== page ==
For the above reasons, the court holds that a petition for removal may be amended under the same considerations governing the amendment of any other pleading containing jurisdictional allegations. An order permitting the defendants to amend in the case at bar has previously been entered.


[1] The court has permitted the realignment, based on the true interests of the parties. See Wright, Federal Courts, § 30.

[2] 1A Moore, Federal Practice, ¶ 0.161[1] n. 36. (Emphasis added).

[3] For diversity purposes national banks are citizens of the state in which they are located. 28 U.S.C. § 1348.

[4] 28 U.S.C. § 1446(b) reads in part: "The petition for removal . . . shall be filed within thirty days after the receipt by the defendant . . . of a copy of the initial pleading . ."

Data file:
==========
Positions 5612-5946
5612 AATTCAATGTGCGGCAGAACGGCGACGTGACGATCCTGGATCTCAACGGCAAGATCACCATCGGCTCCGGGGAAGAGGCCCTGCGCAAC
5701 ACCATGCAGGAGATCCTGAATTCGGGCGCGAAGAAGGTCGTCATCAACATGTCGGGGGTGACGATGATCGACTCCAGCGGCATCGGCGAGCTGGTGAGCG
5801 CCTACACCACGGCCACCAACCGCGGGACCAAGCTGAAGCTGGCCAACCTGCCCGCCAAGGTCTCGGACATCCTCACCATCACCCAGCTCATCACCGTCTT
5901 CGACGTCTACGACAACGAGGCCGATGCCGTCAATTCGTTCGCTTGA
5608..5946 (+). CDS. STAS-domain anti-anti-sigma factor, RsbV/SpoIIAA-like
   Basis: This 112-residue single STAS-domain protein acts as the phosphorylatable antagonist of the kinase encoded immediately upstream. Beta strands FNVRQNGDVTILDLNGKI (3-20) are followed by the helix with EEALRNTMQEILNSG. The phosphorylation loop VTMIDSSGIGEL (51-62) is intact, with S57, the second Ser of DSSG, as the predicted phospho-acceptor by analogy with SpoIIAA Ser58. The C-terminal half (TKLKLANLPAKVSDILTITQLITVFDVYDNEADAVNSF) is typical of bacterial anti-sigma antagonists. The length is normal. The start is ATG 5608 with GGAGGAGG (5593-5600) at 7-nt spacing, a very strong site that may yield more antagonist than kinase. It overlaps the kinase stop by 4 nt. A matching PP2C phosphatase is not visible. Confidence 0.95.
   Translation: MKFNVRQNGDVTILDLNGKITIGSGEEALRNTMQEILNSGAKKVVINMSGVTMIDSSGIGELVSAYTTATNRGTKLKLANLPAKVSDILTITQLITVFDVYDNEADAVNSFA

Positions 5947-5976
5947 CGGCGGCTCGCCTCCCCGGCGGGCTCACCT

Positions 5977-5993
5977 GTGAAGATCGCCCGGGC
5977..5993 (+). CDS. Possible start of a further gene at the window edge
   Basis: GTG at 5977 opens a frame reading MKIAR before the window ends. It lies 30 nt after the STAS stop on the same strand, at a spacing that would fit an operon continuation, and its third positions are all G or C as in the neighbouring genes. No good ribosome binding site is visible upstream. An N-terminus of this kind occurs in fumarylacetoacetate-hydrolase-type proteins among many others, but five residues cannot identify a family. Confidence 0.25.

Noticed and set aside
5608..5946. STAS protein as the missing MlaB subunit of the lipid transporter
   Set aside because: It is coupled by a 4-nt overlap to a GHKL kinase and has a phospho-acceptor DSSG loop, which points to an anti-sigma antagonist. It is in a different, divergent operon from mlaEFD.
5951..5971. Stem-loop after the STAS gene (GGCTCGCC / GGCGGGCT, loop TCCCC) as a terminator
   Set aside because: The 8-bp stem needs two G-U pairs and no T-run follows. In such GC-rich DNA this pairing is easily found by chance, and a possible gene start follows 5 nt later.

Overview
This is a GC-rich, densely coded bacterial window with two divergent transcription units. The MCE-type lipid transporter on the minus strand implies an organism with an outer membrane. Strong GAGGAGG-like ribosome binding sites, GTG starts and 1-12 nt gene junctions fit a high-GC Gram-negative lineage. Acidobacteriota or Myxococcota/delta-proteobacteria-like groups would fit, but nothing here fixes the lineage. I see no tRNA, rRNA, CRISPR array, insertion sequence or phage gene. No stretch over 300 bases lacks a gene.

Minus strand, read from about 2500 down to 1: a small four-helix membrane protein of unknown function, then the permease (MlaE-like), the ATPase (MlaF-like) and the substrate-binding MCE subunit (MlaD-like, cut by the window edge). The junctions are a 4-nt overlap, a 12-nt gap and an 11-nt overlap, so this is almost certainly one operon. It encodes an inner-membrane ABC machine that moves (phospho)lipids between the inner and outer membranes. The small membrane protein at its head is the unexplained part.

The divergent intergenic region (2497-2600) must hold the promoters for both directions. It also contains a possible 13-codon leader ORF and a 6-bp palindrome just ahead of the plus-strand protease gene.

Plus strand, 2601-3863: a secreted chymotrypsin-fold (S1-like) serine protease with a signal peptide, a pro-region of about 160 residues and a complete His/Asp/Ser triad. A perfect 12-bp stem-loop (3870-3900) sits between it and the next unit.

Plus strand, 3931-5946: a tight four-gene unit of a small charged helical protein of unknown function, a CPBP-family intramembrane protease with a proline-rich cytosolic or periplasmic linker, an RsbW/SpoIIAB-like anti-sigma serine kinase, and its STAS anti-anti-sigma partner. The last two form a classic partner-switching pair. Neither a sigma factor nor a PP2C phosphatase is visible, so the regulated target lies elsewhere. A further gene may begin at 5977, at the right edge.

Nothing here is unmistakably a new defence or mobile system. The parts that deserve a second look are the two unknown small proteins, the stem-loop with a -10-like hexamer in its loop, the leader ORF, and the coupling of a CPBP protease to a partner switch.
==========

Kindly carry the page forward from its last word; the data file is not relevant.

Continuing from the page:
[5] Walsh v. American Airlines, 264 F. Supp. 514 (E.D.Ky., 1967); Roseberry v. Fredell, 174 F. Supp. 937 (E.D.Ky., 1959); Cline v. Belt, 43 F. Supp. 538 (E.D.Ky., 1942).

[6] 43 F. Supp. at 540.

[7] Ibid.

[8] Roseberry v. Fredell, 174 F. Supp. at 940.

[9] 433 F. Supp. at 709.

[10] Ibid.

[11] Cline v. Belt, 43 F. Supp. at 540.

[12] 264 F. Supp. at 515.

[13] 28 U.S.C., § 1653.

[14] 28 U.S.C., § 1446(b).

[15] F.R.Civ.P. 1.

[16] Supra, note 5.

[17] See, e. g., Willingham v. Morgan, 395 U.S. 402, 89 S. Ct. 1813, 23 L. Ed. 2d 396 (1969); McDuffie, Inc. v. Old Reliable Fire Insurance Company, 608 F.2d 145 (5th Cir., 1979); Hendrix v. New Amsterdam Cas. Company, 390 F.2d 299 (10th Cir., 1968). Moore's Federal Practice, O.168[3-4], 14 Wright, Miller and Cooper, Federal Practice and Procedure, § 3733.

[18] Wright, Federal Courts, § 40 (3rd Ed., 1976). See also Note, 42 Texas L.Rev. 398 (1964).